Global soils and sediment transfers in the Anthropocene: Database meeting
Thomas Hoffmann1 and Veerle Vanacker2
3rd GloSS workshop, Koblenz, Germany, 18-20 October 2018
The PAGES Global Soil and Sediment transfers in the Anthropocene (GloSS) working group aims to build a comprehensive global database on soil and sediment transfers in the Anthropocene, to identify hotspots of soil erosion and sediment deposition in response to human impacts, and locate data-poor regions as strategic foci for future work (Fig. 1).
Figure 1: Screenshot of the GloSS wiki. The colored points indicate the number of datasets entered in the wiki as of 20 March 2019. The wiki is an open platform to enter data on past and present soil and sediment transfer. For more information see: .
The third workshop of the GloSS working group was hosted by the Federal Institute of Hydrology (Koblenz) and supported by the UNESCO-IHP International Center for Water Resources and Global Change (ICWRGC). The workshop aimed to synthesize the results from the regional task forces, discuss progress on the GloSS database and identify ways to motivate the GloSS members and the broader scientific community working with human impacts on soils and sediments to contribute to the compilation of the GloSS database. A total of 19 participants from different disciplines (geomorphology, geology, soil science, ecology, (paleo)limnology, and hydrology) and 10 countries from four continents contributed to the workshop.
The first day was dedicated to reports by the regional taskforce leaders that highlighted the progress of the regional working groups in terms of data compilation. The keynotes were given by Rajiv Sinha and Sohini Bhattacharjee (Indian Institute of Technology, Kanpur, India), Juan Restrepo (EAFIT, University of Medellin, Colombia), Duncan Cook (Australian Catholic University, Melbourne), Allan James (University of South Carolina, USA), Dongfeng Li (National University of Singapore), Aleksey Sidorchuk (Moscow State University, Russia), and Gert Verstreaten (Leuven University, Belgium). Stephan Dietrich (ICWRGC, Germany) gave a presentation of the global GEMStat water quality database (), which is hosted at the ICWRGC in Koblenz, and Jean Phillipe Jenny (INRA Thonon, France) presented results from a European database on lake sediments.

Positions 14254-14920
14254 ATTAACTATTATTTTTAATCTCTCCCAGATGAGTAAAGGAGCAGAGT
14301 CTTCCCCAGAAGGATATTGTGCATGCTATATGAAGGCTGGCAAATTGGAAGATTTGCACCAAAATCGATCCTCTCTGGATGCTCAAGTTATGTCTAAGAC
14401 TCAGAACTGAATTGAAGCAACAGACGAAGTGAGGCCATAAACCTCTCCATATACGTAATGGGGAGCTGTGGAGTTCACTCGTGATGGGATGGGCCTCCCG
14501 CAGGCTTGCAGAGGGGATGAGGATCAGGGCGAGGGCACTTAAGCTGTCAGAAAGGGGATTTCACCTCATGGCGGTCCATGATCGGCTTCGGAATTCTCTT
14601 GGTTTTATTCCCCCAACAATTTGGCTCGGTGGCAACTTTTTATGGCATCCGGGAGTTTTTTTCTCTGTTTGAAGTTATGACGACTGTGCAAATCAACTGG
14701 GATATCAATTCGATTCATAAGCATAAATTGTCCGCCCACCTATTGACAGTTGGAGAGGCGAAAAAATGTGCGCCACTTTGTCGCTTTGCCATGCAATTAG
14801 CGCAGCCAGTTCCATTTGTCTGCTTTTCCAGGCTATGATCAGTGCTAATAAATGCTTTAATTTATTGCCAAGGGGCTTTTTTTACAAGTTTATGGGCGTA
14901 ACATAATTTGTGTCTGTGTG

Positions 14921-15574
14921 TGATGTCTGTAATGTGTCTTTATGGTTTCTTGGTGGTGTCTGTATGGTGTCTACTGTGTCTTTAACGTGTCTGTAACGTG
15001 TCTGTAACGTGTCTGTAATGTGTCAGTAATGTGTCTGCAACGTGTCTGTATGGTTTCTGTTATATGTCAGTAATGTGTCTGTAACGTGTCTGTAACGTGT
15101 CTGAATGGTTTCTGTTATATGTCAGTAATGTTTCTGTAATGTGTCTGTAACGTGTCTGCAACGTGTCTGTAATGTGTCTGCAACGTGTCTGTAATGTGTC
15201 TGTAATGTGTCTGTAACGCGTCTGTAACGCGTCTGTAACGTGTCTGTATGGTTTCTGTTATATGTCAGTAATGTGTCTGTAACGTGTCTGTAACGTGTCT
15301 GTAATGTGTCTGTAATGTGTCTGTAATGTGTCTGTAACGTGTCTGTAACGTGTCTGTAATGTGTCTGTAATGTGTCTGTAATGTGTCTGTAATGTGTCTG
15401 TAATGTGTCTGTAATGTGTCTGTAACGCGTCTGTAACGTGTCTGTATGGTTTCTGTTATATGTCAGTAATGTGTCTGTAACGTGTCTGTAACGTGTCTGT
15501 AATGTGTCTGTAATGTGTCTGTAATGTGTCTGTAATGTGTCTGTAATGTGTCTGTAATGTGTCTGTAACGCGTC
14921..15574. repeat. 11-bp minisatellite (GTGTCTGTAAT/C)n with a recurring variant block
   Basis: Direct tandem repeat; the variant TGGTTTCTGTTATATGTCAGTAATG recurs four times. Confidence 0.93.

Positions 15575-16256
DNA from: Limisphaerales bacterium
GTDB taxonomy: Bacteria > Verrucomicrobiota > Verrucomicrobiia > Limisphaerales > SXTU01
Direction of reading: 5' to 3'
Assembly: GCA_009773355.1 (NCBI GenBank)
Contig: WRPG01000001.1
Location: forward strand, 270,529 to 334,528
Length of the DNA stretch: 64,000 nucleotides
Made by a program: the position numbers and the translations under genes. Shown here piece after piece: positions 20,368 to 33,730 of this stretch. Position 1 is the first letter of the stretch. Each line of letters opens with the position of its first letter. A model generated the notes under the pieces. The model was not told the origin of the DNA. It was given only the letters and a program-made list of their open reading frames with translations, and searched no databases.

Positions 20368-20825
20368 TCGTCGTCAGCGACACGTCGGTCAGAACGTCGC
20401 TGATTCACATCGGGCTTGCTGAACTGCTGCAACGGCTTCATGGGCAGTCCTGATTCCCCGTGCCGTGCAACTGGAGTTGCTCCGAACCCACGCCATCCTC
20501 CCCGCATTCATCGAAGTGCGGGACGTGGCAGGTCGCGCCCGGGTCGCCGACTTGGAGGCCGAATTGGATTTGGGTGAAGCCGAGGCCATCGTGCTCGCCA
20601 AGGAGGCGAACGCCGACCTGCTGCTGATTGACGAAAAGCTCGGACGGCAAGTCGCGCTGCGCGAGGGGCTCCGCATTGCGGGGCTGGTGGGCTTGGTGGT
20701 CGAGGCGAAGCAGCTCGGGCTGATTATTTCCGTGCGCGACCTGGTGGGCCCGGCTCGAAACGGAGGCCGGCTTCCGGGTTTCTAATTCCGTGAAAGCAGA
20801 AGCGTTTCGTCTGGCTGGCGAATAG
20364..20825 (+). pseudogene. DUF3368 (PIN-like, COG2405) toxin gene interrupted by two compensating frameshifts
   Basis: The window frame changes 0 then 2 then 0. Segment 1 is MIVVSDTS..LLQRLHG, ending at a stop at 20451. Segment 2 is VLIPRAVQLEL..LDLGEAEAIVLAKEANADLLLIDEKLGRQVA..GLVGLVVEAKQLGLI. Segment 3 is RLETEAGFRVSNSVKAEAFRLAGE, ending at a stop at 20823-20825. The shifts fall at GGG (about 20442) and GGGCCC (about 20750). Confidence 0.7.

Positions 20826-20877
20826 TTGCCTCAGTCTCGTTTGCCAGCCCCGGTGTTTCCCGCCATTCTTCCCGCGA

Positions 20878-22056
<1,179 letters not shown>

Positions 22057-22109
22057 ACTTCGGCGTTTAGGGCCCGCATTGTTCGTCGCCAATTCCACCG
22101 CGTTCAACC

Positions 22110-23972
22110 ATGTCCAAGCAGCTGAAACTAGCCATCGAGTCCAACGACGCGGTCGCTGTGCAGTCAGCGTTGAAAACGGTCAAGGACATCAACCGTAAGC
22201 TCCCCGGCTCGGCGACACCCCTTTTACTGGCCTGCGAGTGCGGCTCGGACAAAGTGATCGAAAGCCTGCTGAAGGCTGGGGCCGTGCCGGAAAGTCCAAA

All keynotes presented a wealth of studies and data that provide the backbone for the GloSS database. However, it was noted by the keynote speakers that the focus of the GloSS working group on the full sediment pathway including hillslope and river systems (channels and floodplains), as well as lakes and deltas, is a major challenge (obstacle) to the compilation of the database. In contrast to other databases that have been compiled by the PAGES community, GloSS deals with various sedimentological archives and proxies over various temporal and spatial scales, with varying sensitivity to human disturbances. It was further noted that colleagues from the scientific community hesitate to contribute their data to the GloSS community if the benefit is not fully clarified.
During the second day, participants discussed the major shortcomings of the GloSS database and developed a strategy to increase the number of contributions from the scientific community to the GloSS working group. First, the strategy includes a statement on the publication policy of the GloSS working group, indicating that all publications derived from the GloSS working group results and the GloSS database should be published by the key authors and the GloSS consortium. Each scientist who provides information and data that support the population of the database will be a part of the GloSS consortium. Second, the strategy includes the compilation of a special issue in the journal Anthropocene. The special issue will include a mixture of i) regional synthesis papers that highlight the specific histories of human disturbance on soils and sediments on various continents, ii) large-scale/global compilations, and iii) parameter-specific databases that are of relevance for the GloSS community. The special issue will be completed by a paper on the conceptual framework of the GloSS database with a focus on the global synthesis.
The third day was dedicated to a city field trip along the Rhine River in Koblenz. Participants learned about the long-term history of soil erosion and sediment transport in the Rhine basin and the present-day sediment issues related to the management of the waterways in Germany. One focus was on the sediment-monitoring activities of the Federal Institute of Hydrology and the Water and Shipping Authority in Germany and the sediment budget analysis of the Rhine, which highlights the functioning of the heavily exploited Rhine waterway in the Anthropocene.
1German Federal Institute for Hydrology, Koblenz, Germany
2Earth and Life Institute, Catholic University of Louvain, Belgium